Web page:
This southern extension would connect the rapidly multiplying residential developments in Mission Bay and Dogpatch, the fast-growing UCSF Mission Bay campus, the Giants’ mixed-use development just south of China Basin and the large proposed developments at Pier 70 with all the waterfront attractions to the north, including the Ferry Building, the Exploratorium, and the Wharf area.

The E-line extension was already justified, in our view, by the existing and in-process developments alone. Add a new arena that will host in excess of 200 events a year, and an extended E-line becomes a necessity to avoid gridlock in the neighborhood.

Remember that the T-Third light rail line, which currently turns east at Fourth and King to follow the waterfront before dipping into the Market Street Subway, will be rerouted into the Central Subway when it’s finished in 2019. That’s great for those moving between the arena and Moscone Center, Powell Street BART, Union Square, and Chinatown, but it also means no more direct rail service from Mission Bay and Dogpatch to the southern Embarcadero. An extended E-line would provide that service and continue to popular destinations to the north, up to and including Fisherman’s Wharf. The E-line makes it easy to combine a day or meal at the Wharf with an evening event at the arena.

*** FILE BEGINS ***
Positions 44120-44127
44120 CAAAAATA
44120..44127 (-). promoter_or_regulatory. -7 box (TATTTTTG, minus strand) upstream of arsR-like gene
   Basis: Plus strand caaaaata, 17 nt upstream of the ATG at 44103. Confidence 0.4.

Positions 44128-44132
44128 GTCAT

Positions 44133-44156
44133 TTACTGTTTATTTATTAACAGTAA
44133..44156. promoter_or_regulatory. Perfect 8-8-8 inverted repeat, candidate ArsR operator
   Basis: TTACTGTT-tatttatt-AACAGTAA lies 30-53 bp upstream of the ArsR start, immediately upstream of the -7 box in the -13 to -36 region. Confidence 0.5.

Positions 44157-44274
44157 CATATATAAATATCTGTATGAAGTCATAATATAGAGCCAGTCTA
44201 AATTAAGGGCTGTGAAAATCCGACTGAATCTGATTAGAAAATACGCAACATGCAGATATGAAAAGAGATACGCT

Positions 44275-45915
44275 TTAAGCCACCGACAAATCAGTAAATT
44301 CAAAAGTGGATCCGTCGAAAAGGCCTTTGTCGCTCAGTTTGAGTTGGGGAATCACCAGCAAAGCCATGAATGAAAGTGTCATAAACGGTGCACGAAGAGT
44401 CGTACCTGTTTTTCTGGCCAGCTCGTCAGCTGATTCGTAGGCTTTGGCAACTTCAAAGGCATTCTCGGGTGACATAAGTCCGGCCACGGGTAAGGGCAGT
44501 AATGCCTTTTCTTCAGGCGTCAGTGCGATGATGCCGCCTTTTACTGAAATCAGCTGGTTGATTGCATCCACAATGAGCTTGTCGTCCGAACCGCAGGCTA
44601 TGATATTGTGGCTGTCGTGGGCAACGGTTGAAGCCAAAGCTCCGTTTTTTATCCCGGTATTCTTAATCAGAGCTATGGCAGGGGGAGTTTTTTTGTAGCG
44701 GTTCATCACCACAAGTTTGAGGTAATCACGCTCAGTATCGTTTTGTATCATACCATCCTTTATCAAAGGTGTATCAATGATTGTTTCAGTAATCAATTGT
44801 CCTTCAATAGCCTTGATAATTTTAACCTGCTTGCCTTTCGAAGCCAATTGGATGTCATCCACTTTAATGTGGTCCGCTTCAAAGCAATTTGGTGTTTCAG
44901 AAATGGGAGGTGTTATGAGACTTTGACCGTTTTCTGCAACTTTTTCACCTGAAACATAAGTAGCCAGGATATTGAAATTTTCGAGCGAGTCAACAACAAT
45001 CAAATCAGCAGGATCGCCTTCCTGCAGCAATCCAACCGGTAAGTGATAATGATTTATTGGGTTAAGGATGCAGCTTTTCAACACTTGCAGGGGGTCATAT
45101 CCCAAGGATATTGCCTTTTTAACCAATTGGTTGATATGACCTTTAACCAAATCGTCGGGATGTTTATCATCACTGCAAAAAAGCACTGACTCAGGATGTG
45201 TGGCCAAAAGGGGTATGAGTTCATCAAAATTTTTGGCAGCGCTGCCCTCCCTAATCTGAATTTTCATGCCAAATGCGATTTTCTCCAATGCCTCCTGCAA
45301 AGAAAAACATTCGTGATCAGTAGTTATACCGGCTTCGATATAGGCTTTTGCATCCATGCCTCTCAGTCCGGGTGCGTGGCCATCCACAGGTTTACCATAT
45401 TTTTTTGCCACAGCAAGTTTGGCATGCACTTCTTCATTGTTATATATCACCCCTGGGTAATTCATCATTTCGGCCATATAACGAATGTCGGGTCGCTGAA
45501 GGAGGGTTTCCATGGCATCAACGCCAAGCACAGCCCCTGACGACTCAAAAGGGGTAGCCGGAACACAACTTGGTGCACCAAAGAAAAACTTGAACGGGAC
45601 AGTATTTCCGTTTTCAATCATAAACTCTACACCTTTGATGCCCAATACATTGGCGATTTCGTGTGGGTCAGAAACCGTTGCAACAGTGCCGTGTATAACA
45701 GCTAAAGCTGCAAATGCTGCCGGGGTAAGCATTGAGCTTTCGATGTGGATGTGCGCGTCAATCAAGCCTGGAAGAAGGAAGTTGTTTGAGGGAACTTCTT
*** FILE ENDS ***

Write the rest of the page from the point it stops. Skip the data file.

You can read about, and download our comprehensive vision for the E-line here. Note that since we published our vision last year, we’ve joined Dogpatch neighbors and businesses in advocating that the E-line extend farther south than shown in the document, all the way through Dogpatch.

We’ll continue to work with neighborhood and business groups along the E-line to make our vision a reality. It’s clearly needed more now than ever.